“Our teachers ended up teaching 36,000 outdoor face to face lessons during Covid-19 – we were one of the only schools in the country to do this.” Farah explained. “In the 18-month period, they taught over 1,000 kids.”

“During the peak of the pandemic we were immensely grateful when one of our long-standing Ismaili donors emailed us as asked, ‘what do you need and how can we help?’ We knew that because of the markets being closed and it was total shutdown, families were struggling to eat. So, with this generous donor’s funding, we did a food distribution drive, we made sure that every child had pens, pencils, books, exercise books, the curriculum, everything that they needed to learn at home.”

Farah emphasised the need to be prepared for another pandemic, so the Project endeavours to use the $50,000 prize money from this award to get their students computer literate and get enough tablets and laptops to use in small groups. Along with the reward, the recognition from this prestigious honour has meant so much to the community. 

“No one ever recognises one small school in that little, tiny community in rural northern Uganda,” she said. “It means so, so much.” 

The World’s Best School Prizes are among the most prestigious education prizes. The five prizes include Community Collaboration, Environmental Action, Innovation, Supporting Healthy Lives, and Overcoming Adversity. Project Shelter Wakadogo won from among three finalists for the prize.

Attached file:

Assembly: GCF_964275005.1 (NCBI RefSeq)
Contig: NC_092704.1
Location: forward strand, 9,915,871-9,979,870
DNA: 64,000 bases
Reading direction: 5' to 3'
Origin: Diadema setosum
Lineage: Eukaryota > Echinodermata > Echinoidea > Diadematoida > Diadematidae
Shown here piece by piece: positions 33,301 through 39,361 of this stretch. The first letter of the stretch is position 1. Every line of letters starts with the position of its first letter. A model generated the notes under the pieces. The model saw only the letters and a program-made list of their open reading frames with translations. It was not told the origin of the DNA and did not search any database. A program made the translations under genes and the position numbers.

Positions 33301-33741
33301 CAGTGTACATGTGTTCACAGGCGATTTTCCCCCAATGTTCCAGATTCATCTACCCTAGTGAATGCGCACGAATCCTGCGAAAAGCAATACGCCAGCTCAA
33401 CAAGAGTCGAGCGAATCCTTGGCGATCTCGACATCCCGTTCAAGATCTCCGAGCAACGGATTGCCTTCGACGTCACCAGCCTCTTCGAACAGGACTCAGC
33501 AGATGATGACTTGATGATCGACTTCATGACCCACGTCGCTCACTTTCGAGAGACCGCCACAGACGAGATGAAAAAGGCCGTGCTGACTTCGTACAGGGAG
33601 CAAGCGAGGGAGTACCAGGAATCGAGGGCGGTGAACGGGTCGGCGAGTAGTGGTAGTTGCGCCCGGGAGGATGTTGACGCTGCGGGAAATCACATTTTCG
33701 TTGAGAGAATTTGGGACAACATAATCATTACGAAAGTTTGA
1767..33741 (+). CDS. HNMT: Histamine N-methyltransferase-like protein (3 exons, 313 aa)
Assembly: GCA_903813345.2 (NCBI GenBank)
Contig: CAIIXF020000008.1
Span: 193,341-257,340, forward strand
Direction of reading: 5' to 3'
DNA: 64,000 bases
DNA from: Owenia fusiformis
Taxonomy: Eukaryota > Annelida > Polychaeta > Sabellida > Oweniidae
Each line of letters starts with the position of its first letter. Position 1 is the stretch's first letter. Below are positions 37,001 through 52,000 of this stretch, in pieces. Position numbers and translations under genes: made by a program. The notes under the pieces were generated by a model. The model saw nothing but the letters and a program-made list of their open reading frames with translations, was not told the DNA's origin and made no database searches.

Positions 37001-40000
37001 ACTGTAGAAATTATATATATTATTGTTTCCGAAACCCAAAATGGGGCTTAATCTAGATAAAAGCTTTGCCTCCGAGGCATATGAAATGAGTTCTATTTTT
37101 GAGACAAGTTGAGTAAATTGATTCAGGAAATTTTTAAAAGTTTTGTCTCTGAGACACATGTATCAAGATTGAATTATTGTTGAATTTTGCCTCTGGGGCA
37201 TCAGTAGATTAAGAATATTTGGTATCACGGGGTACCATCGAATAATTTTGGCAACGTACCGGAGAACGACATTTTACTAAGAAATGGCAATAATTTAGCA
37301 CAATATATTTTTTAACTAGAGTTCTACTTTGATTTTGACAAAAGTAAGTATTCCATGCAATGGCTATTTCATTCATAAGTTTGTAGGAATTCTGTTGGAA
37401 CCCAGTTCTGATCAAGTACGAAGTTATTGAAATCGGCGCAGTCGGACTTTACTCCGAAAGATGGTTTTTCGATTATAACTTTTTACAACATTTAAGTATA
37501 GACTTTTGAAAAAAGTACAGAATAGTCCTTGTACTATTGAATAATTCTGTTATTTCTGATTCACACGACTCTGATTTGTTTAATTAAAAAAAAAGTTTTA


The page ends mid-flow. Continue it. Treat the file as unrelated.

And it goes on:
Farah spoke about what this award meant to her personally. “The Overcoming Adversity award means a lot to us all,” she said.

“My mum had a tough life; we lived in Rwanda in 1994 when the genocide started. She was a single mum with two young children and we came to the UK as refugees. We had very little, we lived  in a council estate, but she literally did everything to make sure we had what my brother and I needed: love, a warm home, food on the table and a good education.”

“I’m so grateful to her and the Ismaili community because going to Jamatkhana and having that support structure really helped get us through that difficult time.”